Paperbacks:The Observer Years<br></br>Supping with the Devils<br></br>The Parthenon<br></br>Faster than the Speed of Light<br></br>Hermit in Paris<br></br>Fever Tree<br></br>Carpenter's Gothic

Click to follow
The Independent Culture

The Observer Years by George Orwell (ATLANTIC £12 (242pp))

Though this collection lacks anything to compare with Orwell's celebrated essays on such quirky topics as Billy Bunter, the perfect pub and Donald McGill's seaside postcards, it is an absorbing haul that reflects a fascinating period. From 1942 until his death seven years later, Orwell contributed foreign reports, features and book reviews to the great liberal paper of the era.

Orwell's pieces, which flowed effortlessly from his typewriter after he first tried them out on colleagues in the form of monologues fuelled by "strong tea and hand-rolled cigarettes of strong shag", are remarkable for both perceptiveness and prescience. In 1945, 10 years before the Dien Bien Phu debacle, Orwell noted how De Gaulle's intention to retain Indochina as a colony was a consequence of revived French nationalism stemming from defeat. Writing in 1944 about the Home Guard, where he had been a diligent member, Orwell stresses the themes comically utilised in Dad's Army: "Its tendency has been to fall into the accepted English class patterns." It is depressing to consider the decline in public involvement since the 1945 election, when the prevailing attitude among electors was "serious and democratic and gives evidence of a great advance in political intelligence". And 70 book reviews, on topics from poetry to potholing, indicate Orwell's range. CH

Supping with the Devils by Hugo Young (ATLANTIC £8.99 (336pp))

In the introduction to this posthumous collection of journalism, Hugo Young is described as "a worthy successor to Orwell". Like Orwell, Young was an indefatigable moralist, always readable and often surprisingly trenchant. On his death-bed, Young wrote a pair of devastating columns on Blair. The first said that "a bad war... will be Blair's epitaph". In the second, he described Blair as "a great tragic figure" whose credibility was "vanishing". More important was "what becomes of [us] in abject thrall to Bush and his gang". CH

The Parthenon by Mary Beard (PROFILE £8.99 (209pp))

This hugely engaging account of the greatest icon of the classical world is packed with interest. The building that the Greeks knew as "hekatompedon" (100-footer) successively became a cathedral and mosque. It was a gunpowder store when the Venetians blew it up (along with 300 refugees) in 1687. When Elgin's agents chipped off the statues in 1801, their activities were even then regarded as "insensate barbarism" by one English observer. Though she explores the frieze, Beard does not commit herself on the issue of the marbles' return. "Paradoxically, its status as international icon can hardly be disentangled from its diaspora." CH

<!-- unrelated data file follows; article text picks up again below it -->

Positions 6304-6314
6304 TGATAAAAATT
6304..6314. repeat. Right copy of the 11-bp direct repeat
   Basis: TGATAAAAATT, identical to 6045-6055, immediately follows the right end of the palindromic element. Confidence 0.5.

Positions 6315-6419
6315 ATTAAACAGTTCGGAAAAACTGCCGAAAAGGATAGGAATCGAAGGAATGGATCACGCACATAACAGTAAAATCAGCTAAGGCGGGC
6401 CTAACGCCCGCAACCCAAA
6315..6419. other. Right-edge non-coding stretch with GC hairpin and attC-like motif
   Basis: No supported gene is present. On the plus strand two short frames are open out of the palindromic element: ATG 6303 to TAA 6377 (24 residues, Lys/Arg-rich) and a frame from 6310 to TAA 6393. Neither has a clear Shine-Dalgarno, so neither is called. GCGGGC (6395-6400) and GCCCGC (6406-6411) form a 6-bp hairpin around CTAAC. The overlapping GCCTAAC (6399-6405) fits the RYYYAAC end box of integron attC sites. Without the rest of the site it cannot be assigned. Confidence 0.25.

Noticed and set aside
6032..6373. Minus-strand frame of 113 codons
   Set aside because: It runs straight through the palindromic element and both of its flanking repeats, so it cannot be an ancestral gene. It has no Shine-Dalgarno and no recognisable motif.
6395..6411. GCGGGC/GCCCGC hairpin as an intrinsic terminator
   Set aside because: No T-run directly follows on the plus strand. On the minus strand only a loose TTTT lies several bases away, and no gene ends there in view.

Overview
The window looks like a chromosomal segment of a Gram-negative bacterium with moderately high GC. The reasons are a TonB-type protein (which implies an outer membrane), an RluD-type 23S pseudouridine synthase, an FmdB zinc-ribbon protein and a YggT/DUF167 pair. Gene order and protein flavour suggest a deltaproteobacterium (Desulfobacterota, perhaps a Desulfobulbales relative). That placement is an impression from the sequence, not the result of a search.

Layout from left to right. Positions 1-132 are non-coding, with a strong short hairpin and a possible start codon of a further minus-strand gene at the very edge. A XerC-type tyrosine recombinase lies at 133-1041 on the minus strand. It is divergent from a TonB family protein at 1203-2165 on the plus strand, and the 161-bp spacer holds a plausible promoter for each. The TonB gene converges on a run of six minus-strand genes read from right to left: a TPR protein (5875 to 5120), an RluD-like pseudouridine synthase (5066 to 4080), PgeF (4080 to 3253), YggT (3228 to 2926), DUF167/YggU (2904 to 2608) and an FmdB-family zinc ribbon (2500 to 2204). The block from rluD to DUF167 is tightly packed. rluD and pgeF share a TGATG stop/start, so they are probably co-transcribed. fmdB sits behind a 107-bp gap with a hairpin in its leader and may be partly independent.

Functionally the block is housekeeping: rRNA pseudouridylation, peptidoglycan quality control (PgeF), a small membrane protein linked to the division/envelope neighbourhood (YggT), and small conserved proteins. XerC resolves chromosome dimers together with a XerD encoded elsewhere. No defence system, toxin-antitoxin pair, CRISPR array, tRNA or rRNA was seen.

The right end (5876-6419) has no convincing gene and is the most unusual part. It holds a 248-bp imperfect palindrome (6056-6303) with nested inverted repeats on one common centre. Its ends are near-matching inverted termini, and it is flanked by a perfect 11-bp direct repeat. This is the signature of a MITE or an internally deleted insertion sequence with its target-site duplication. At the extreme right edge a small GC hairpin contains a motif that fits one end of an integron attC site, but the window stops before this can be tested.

Faster than the Speed of Light by Joao Magueijo (ARROW £8.99 (275pp))

A Portuguese physicist based in London, Magueijo is a bull in the china shop of science. His heretical speculation that time travelled faster in the early universe than it does today is expressed with exemplary lucidity and idiosyncratic vigour. It is rare to encounter the terms "shit" and "crap" in a science book. His suggestion would elucidate the Big Bang, though it would also demolish Einstein's Theory of Relativity. Magueijo's account of alliances and animosities in the scientific community is riveting and full-blooded. CH

Hermit in Paris by Italo Calvino (VINTAGE £7.99 (255pp))

These shards of autobiography and travel diaries shed a fascinating light on the author of Invisible Cities. He says that San Remo, where he spent his first 25 years, is "peculiarly present" in that book, but the shifting perspectives of his masterpiece are reflected in Calvino's urban obsessions. He lived in Paris, loved Los Angeles, but New York was his ideal: "a geometric, crystalline city, without a past, without depth, apparently without secrets". The finest piece in this collection is an account of the omnipresence of Mussolini's image in Calvino's childhood - variously authoritarian, Cubist, equestrian, military and, finally, risible. CH

Fever Tree by Jackie Wills (ARC £6.95 (655pp))

Just selected by Mslexia magazine as one of the 10 best women poets in the UK, Jackie Wills explores the landscapes of memory and place with stark, and at times disconcerting, clarity. "I decide to carry a net/ above my head," she says in one poem. "At the end of the day/ I go over my catch." Here, the catch is rich: still lives of her children, on the cusp of birthdays and rows, travels to distant places, and, running through it all, a longing for sleep, "tantalising as the soft, loose neck/ of a golden retriever". She is at her best when most surprising, bringing flashes of the extraordinary to the everyday. CP

Carpenter's Gothic by William Gaddis (ATLANTIC £9.99 (262pp))

Gaddis (1922-1998) was the garrulous godfather of the high-energy, high-IQ US blockbuster. His unstoppably funny, startling voice echoes through later talkative epics, from Pynchon to Franzen. Atlantic has also reissued his 1955 slab The Recognitions, and his 1975 monster satire about a child capitalist, JR. But, for newcomers, this 1985 novel of religious dogmatism and artistic trickery offers a compact entrée to the delirious dialogue that fills the weird Gaddis galaxy. BT